Admittedly, there is no deficiency in any of the infrastructural, teaching and other requirements prescribed by the MCI for grant of permission to increase the intake capacity of the students in Post Graduate Medical Courses. According to the petitioner, there were two sets of inspections by the second respondent and requisite
data and details were made available by the petitioner College to the said inspecting teams in relation to every relevant work including the bed occupancy and fresh daily admission
The court noted the submission of the petitioner college that both bed occupancy and daily admisisons are calculated using different formulas.
When this Court put a specific question as to whether the second respondent has got any method or norm based on which, the IPD and total daily admissions are computed, on instructions, the learned Standing Counsel for the second respondent/MCI stated that there is no specific formula for the same.
It is also stated that there is no specific norms. As stated earlier, clause 11.3 of the 2000 Regulations deals with the bed strength in clinical departments, which merely says that a department to be recognised for training of postgraduate students shall have at least 60 beds each of General Medicine, General Surgery, Obstetrics and Gynecology and 30 beds each for others specialties for Degree and Diploma courses and 20 beds each in case of Super Specialty courses. The petitioner, having applied for increase in intake of Post Graduate students, had already complied with the MCI norms of students for Post Graduate Courses.
Excepting the above, there is no specific ratio mentioning about the number of beds for number of PG student. In the absence of verification of the original records by the inspection teams, it will not lie in the mouth of the MCI that the records are falsified. It is also not the case of the second respondent that the petitioner College refused to furnish the original records. It cannot take away the valuable rights of the petitioner College for no fault of theirs.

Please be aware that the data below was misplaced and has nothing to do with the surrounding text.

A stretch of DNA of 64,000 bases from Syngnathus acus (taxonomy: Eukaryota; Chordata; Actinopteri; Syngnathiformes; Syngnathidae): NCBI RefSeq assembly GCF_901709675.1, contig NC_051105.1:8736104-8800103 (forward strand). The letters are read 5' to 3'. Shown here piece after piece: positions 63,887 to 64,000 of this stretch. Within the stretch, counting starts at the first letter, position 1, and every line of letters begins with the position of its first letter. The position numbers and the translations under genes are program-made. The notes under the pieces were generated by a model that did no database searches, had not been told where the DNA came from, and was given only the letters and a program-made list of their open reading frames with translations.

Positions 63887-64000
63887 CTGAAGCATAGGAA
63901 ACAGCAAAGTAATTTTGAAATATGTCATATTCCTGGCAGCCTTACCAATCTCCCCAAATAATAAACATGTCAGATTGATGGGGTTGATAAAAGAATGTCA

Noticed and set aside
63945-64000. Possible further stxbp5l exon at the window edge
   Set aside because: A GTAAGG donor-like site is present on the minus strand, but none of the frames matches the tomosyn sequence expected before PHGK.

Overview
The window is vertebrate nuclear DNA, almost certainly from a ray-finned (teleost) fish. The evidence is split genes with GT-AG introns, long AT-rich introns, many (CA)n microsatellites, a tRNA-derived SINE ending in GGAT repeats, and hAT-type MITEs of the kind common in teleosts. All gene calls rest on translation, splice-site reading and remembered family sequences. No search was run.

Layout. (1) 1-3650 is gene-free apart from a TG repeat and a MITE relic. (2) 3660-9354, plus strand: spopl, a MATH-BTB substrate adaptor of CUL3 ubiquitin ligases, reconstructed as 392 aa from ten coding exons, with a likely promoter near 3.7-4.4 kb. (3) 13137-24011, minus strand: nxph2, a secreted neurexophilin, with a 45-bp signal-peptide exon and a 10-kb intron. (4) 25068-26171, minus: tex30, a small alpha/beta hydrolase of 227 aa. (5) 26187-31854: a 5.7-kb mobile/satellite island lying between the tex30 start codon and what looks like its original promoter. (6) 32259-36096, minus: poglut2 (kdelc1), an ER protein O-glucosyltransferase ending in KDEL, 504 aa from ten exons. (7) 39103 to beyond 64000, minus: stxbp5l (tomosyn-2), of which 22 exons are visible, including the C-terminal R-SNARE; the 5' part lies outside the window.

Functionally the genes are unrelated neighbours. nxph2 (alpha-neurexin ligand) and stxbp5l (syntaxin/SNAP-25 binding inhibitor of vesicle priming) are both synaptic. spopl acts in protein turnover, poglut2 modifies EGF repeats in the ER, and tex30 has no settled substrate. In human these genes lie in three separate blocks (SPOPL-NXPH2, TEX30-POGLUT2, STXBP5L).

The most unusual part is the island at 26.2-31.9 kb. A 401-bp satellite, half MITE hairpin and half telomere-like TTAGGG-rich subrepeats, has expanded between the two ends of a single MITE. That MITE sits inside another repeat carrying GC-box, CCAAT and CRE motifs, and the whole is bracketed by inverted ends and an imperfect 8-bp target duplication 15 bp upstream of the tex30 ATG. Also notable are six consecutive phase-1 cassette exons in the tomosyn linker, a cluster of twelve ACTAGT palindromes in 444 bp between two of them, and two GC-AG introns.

the court further noted
In the case on hand, it is the claim of the petitioner College that it had applied for the additional intake of PG students only on the strength of the fact that it has already complied with the norms of MCI. In the absence of any specific or special rules for additional intake of students,MCI cannot deny the approval on discrepancies, when the said “discrepancies” were also explained by the petitioner College and they are mere discrepancies and not deficiency. In the absence of any deficiency, the disapproval of the second respondent cannot be sustained.
The judge said it was the claim of the petitioner that it had applied for additional intake of PG students only on the strength of the fact that it has already complied with the norms of MCI.
Deliberating the matter, Justice Pushpa Sathyanarayana held that the MCI’s rejection of the proposal is based solely on grounds of discrepancies. Complying by this, the court remitted back to MCI/Central Government for the reconsideration to grant permission to the college, if otherwise, SBMCH is entitled to the proposal already submitted for the academic year 2020-2021.